The tone and pacing of this scene is completely at odds with the rest of the movie and would have been better pulled out of it entirely and rather presented as a standalone short on the DVD release as a fun extra. The only positive that it offers is to show that the larger world isn't sterile opulence, as would seem to be the case if you only get to see the siblings' realms, but is rather bogged down by millennia of exponentially multiplying bureaucracy, overpopulation, and accumulations of stuff (and people) that's just become collected and settled in corners and rooms and basement offices. The characters inhabiting this scene, many of whom are humans genetically spliced with other kinds of animal DNA, as, apparently, is all the rage, are also a decent counterpoint to the bored, emotionless, robotic personas of the members of the House Of Abrasax who have lived lives that have been far too long while powered by hearts seemingly made of steel. It still just doesn't work, however.

Jupiter Ascending

The only delight for me in this mess of a film was the crew of the Aegis ("the space police"), which seems to be an official, organised, structured, and militaristic force that somehow still maintains a ragtag quality and comprises a bunch of individual personalities whose mere presence in a scene (many didn't even have lines) seemed to offer more character development than what we saw for most of the main cast. I kept wanting the film to be about these characters and their adventures instead of whatever the hell was actually going on. They act as a support service to Caine and his mentor Stinger Apini (Sean Bean), who has fallen from grace and is looking to redeem himself by assisting Caine, but they don't get nearly enough screen time. The crew is also particularly representative of the diverse cast that is to be found throughout the movie in the supporting characters (sadly not the main cast), which is probably one of the reasons why the team seems so interesting.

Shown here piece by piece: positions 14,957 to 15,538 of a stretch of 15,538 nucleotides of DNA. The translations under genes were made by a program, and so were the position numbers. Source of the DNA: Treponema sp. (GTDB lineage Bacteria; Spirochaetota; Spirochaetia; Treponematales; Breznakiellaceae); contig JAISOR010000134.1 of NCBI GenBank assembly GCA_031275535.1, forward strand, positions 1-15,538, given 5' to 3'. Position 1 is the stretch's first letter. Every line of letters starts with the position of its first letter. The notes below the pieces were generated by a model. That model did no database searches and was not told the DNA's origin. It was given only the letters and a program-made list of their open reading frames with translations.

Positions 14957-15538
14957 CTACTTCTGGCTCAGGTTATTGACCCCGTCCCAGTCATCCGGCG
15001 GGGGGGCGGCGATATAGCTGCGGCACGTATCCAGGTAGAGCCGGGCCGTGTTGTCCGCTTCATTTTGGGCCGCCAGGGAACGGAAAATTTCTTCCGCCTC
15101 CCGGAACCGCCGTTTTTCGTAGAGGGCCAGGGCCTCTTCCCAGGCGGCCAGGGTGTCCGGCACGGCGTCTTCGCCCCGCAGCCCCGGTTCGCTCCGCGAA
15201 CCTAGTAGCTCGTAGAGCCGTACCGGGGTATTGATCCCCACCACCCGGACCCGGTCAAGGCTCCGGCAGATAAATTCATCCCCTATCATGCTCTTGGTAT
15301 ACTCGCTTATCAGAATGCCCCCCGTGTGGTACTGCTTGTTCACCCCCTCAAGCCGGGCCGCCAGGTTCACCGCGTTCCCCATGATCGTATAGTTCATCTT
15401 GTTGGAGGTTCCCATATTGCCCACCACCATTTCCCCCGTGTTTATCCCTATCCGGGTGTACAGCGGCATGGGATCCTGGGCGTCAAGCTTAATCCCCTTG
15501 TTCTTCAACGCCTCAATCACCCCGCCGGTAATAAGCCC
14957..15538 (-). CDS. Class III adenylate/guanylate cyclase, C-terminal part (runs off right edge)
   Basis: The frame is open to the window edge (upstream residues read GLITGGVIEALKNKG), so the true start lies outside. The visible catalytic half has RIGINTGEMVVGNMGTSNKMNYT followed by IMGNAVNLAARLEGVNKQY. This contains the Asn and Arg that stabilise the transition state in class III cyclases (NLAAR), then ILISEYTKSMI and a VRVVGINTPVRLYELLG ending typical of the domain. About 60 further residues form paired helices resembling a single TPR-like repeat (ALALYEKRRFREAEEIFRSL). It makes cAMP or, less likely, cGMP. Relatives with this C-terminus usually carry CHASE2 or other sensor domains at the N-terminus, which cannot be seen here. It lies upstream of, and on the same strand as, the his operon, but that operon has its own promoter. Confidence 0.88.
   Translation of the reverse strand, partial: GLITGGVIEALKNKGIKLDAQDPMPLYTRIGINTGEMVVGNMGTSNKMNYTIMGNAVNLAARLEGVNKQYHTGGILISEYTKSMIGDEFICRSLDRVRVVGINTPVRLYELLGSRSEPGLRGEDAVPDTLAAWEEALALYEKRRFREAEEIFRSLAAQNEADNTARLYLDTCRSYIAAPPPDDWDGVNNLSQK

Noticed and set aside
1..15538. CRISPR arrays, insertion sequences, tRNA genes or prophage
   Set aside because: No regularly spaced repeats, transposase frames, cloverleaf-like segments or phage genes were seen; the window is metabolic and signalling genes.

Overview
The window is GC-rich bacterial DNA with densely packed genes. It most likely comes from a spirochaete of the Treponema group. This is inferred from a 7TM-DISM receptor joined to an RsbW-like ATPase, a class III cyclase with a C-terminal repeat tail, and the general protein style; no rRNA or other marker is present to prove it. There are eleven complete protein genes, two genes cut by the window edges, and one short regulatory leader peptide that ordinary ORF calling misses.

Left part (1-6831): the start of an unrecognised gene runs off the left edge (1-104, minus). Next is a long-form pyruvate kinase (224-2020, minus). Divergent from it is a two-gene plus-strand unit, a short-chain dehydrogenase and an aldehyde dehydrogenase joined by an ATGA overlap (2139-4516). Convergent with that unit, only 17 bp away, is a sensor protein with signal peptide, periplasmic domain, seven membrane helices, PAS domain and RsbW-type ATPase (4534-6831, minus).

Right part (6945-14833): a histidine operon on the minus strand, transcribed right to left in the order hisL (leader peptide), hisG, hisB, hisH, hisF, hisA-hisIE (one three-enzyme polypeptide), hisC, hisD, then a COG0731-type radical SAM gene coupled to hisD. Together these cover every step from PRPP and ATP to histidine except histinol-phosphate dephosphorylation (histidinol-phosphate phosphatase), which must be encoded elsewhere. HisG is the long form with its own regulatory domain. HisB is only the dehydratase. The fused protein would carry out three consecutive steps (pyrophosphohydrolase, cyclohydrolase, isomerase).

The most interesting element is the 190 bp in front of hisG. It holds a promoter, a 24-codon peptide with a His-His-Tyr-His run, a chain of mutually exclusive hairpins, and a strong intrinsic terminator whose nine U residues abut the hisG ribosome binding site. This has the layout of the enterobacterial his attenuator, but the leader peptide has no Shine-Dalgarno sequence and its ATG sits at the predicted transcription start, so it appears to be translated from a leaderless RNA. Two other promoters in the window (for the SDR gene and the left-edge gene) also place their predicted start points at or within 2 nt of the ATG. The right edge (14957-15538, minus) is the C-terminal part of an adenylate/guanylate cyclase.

Jupiter Ascending

The ending was particularly dissatisfying to me, though I can't discuss it here without spoilers, suffice to say that if I was Jupiter and the story ended the way it does I'd be restless, irked, frustrated, and liable to go mad within a year due to having the ability to do everything and the power to do nothing.

Jupiter Ascending is by The Wachowskis, who (perhaps unfortunately) have a legacy to live up to as the creators of Bound and The Matrix and directors of the highly underrated Cloud Atlas. They have also manifested some cinematic duds that are best forgotten - and this is one of them. The film is a great premise completely decimated by inept filmmaking choices. It's doubly depressing because this is one of very few original movies that has been released recently - the rest being sequels or reboots, which is tiresome yet seems not to be ending anytime soon. As an audience we deserve something better than what Hollywood has been dishing up. Sadly this isn't it. The film is beautiful to look at and reasonably entertaining, especially during the action sequences, but, overall, it's just not very good.

Jupiter Ascending

Jupiter Ascending is written by Andy Wachowski and Lana Wachowski, is directed by The Wachowskis, and stars Mila Kunis, Channing Tatum, Sean Bean, Eddie Redmayne, Douglas Booth, Tuppence Middleton, Nikki Amuka-Bird, and Christina Cole.

The review screening was courtesy of Times Media Films. Jupiter Ascending opened worldwide on Friday.


Tags: #screen, #speculative_fiction